Bryan Cranston's Sneaky Pete: An Inside Look

Image for Bryan Cranston's Sneaky Pete: An Inside Look

If Breaking Bad and Justified had a baby, it would be Sneaky Pete.

Ignoring whether or not that even makes sense, Sneaky Pete is the new Amazon series starring Giovanni Ribisi and Bryan Cranston, with Justified and The Americans' Graham Yost serving as showrunner. This would normally be the portion of the intro where we'd detail the premise of the show, but Yost has that well in hand.


How would you describe Sneaky Pete?

It’s about a con artist played by Giovanni Ribisi. His actual name is Marius. Gets out of prison after five years. Finds out that he's still in a jam that he thought he'd gotten out of. He's not out of it. He has to hide. He decides to take on the identity of his cellmate for the past three years, who's played by Ethan Embry. That character, Pete, is estranged from the family, hasn't seen them in twenty years and Marius notices that there's enough of a resemblance between the two of them. He shows up at the farm and says, "Hey. It's me, Pete," and they believe him.


The interesting thing about the show is that Marius is in a bad jam. The bad guy is Bryan Cranston, playing the character of Vince. He owes him $100,000 or Vince is going to start chopping off his brother's fingers. It’s great, because it's Bryan Cranston, and he's playing a bad guy, and he's having so much fun. It was a delight to watch. What Marius finds out at the farm is this sort of Norman Rockwell looking family, but there's something else going on. They've all got secrets of their own and he gets involved in all of that.

We've sort of got two stories running. One, the farm and that family, and by the way they run a bail bonds business, so there's always bad guys coming in and out, and that can be used in the story, used in the con that Marius is going to run. Then there's the story with Vince and how he's going to get that $100,000. That's the basic story. That's season one. There, now you don't have to watch it.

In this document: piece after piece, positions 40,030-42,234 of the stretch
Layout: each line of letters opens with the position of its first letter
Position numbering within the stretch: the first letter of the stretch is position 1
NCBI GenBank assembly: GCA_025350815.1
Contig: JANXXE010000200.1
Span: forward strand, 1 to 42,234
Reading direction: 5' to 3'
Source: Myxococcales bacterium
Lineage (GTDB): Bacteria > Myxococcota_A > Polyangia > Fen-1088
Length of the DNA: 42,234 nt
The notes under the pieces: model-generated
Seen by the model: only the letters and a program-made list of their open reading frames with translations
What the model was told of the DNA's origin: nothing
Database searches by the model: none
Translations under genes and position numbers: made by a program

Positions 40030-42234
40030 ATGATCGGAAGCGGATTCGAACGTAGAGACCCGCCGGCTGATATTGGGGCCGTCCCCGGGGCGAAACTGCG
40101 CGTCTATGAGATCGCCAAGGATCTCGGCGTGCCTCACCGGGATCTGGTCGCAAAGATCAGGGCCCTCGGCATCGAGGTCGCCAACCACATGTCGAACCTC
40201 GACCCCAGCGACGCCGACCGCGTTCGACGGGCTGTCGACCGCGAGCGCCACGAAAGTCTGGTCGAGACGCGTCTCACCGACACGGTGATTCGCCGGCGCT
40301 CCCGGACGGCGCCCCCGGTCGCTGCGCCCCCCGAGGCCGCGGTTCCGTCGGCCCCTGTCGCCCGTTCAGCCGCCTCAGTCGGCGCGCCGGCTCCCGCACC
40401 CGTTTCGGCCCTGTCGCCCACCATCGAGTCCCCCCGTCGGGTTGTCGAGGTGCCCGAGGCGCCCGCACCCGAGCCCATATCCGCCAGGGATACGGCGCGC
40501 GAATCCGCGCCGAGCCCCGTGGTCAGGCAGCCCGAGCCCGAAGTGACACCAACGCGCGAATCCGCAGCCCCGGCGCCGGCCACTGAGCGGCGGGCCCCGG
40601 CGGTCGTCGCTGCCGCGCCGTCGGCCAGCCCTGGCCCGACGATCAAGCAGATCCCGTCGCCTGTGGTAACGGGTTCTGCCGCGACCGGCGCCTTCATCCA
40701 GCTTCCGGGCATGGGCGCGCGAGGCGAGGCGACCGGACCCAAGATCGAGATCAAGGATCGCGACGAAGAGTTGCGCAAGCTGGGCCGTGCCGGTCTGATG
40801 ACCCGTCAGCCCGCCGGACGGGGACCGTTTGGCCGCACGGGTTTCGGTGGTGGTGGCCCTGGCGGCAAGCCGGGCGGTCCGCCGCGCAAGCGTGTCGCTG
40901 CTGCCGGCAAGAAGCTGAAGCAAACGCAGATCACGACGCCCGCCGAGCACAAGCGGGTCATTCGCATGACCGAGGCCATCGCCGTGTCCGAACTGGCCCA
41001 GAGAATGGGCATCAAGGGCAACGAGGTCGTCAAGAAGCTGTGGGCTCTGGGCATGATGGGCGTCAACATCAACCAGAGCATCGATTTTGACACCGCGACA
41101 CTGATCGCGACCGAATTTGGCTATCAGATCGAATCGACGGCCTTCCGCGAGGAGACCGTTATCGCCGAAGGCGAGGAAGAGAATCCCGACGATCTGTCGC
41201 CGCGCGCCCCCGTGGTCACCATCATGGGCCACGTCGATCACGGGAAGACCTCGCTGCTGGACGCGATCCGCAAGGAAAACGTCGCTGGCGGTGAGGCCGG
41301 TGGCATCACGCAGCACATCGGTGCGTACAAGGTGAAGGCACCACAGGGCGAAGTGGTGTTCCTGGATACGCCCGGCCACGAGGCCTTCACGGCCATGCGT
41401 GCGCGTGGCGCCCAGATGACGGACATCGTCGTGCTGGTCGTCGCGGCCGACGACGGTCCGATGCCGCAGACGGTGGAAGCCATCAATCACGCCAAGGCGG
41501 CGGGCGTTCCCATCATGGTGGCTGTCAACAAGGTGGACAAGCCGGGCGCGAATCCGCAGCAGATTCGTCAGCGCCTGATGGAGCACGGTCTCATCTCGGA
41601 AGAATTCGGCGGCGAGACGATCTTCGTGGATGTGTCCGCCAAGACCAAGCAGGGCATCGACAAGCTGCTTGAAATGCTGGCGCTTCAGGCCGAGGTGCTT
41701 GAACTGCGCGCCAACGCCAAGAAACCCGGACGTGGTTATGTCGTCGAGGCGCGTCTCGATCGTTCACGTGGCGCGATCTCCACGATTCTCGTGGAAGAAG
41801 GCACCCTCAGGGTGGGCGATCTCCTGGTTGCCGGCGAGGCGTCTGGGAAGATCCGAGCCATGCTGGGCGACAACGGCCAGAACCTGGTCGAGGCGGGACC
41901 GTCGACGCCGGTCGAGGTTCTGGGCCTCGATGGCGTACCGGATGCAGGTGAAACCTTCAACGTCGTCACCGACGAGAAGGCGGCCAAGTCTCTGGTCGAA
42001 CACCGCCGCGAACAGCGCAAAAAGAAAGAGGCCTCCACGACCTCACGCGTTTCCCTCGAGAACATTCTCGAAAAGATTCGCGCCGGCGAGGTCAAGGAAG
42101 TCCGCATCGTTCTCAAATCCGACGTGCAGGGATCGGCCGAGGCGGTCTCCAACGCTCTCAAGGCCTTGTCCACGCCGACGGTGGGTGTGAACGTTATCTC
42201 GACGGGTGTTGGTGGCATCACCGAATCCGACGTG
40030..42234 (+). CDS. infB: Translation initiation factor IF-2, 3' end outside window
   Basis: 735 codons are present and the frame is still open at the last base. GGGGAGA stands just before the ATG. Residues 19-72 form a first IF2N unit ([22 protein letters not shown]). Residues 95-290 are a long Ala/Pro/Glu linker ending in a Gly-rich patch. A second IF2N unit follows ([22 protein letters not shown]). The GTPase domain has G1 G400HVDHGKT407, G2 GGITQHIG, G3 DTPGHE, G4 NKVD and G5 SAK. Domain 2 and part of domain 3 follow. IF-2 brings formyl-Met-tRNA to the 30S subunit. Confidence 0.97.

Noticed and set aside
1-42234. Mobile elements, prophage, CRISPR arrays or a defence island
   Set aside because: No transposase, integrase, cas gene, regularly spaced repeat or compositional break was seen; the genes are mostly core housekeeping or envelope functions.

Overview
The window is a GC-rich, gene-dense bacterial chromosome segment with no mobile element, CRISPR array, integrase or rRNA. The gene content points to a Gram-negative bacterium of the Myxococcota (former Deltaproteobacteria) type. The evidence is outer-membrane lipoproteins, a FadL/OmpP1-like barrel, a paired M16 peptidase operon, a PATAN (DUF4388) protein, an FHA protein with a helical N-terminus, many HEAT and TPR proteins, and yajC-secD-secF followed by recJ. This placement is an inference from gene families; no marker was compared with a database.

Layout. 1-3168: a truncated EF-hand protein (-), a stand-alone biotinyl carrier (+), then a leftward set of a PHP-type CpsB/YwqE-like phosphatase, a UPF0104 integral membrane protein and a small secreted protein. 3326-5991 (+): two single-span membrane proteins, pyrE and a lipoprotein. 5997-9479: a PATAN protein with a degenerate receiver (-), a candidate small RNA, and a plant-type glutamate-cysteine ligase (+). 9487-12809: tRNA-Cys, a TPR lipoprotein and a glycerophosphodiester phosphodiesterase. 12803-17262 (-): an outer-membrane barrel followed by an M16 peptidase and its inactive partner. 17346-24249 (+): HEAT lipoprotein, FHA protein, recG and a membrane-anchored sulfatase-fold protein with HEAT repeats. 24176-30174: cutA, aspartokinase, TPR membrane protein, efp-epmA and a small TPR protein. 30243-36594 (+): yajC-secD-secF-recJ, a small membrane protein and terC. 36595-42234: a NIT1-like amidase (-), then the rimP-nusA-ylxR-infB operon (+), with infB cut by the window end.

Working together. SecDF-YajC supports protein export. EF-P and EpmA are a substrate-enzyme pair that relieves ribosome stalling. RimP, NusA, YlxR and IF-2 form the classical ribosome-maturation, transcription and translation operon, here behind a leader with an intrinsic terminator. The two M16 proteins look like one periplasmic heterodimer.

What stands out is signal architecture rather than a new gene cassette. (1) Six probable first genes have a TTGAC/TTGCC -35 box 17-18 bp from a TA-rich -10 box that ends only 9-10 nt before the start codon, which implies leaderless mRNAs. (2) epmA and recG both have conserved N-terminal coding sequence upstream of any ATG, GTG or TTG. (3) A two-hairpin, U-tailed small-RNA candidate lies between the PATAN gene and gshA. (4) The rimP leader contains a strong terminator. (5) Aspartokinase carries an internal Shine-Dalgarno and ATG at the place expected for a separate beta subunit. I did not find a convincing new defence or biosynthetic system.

What's it like working in the Amazon structure?

I'm not the creator of the show. The show is created by Bryan Cranston and David Shore, who did a little show called House; I don't know if anyone watched that. It stemmed from Cranston at one of his Emmy Award acceptance speeches talking about how he grew up as a “Sneaky Pete,” meaning that he kind of cut corners, found the angle on things. Wasn't probably a full-fledged con man, even as a kid, but was a little shady. Someone said, "Why don't we do a series? That's a great title." He developed that with David. They got a pilot commitment from CBS and they shot it, but CBS said, "No, we'll do another NCIS." So they took it to Amazon and the big adjustment was in the CBS show, Bryan wasn't in it. For Amazon, they said, “Bryan can play Vince.” That was the big adjustment. Then there was just a difficulty generating stories and whatever, and they asked me to consider coming in.


I brought Michael Dinner, who's our directing producer on Justified; and Fred Golan and Ben Cavell, who I worked with as writers on Justified. We really liked the idea of doing a con artist show. It's fun. It can be dark. It can be funny. It can be exciting. It can have a lot of strange humanity to it, but the big thing was the cast. We'd all worked with Margo Martindale before. That had gone very well for us on Justified. She's just an amazing performer. Then there was working with Cranston, and Giovanni was a big reason for us all wanting to do the show.